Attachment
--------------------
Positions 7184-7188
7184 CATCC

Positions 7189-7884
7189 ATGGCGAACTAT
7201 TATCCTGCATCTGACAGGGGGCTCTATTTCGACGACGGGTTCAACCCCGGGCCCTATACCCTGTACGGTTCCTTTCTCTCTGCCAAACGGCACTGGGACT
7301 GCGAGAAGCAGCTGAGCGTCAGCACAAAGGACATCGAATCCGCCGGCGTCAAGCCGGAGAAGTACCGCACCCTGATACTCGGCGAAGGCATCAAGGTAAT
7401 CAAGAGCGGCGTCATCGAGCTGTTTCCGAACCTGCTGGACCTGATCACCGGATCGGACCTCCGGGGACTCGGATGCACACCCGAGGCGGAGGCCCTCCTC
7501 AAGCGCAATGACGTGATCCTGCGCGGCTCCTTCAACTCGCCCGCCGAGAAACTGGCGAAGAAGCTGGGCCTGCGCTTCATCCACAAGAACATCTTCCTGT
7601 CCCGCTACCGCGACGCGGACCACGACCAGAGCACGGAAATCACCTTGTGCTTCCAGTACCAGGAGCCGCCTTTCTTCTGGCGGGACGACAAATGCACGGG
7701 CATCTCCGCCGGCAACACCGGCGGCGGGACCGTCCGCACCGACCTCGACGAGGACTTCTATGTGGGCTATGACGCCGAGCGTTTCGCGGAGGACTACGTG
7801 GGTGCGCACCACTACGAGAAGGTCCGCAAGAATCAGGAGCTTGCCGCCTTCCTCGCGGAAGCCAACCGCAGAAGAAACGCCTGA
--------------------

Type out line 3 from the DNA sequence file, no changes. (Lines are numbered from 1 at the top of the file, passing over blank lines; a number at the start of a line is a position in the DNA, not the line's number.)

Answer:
Positions 7189-7884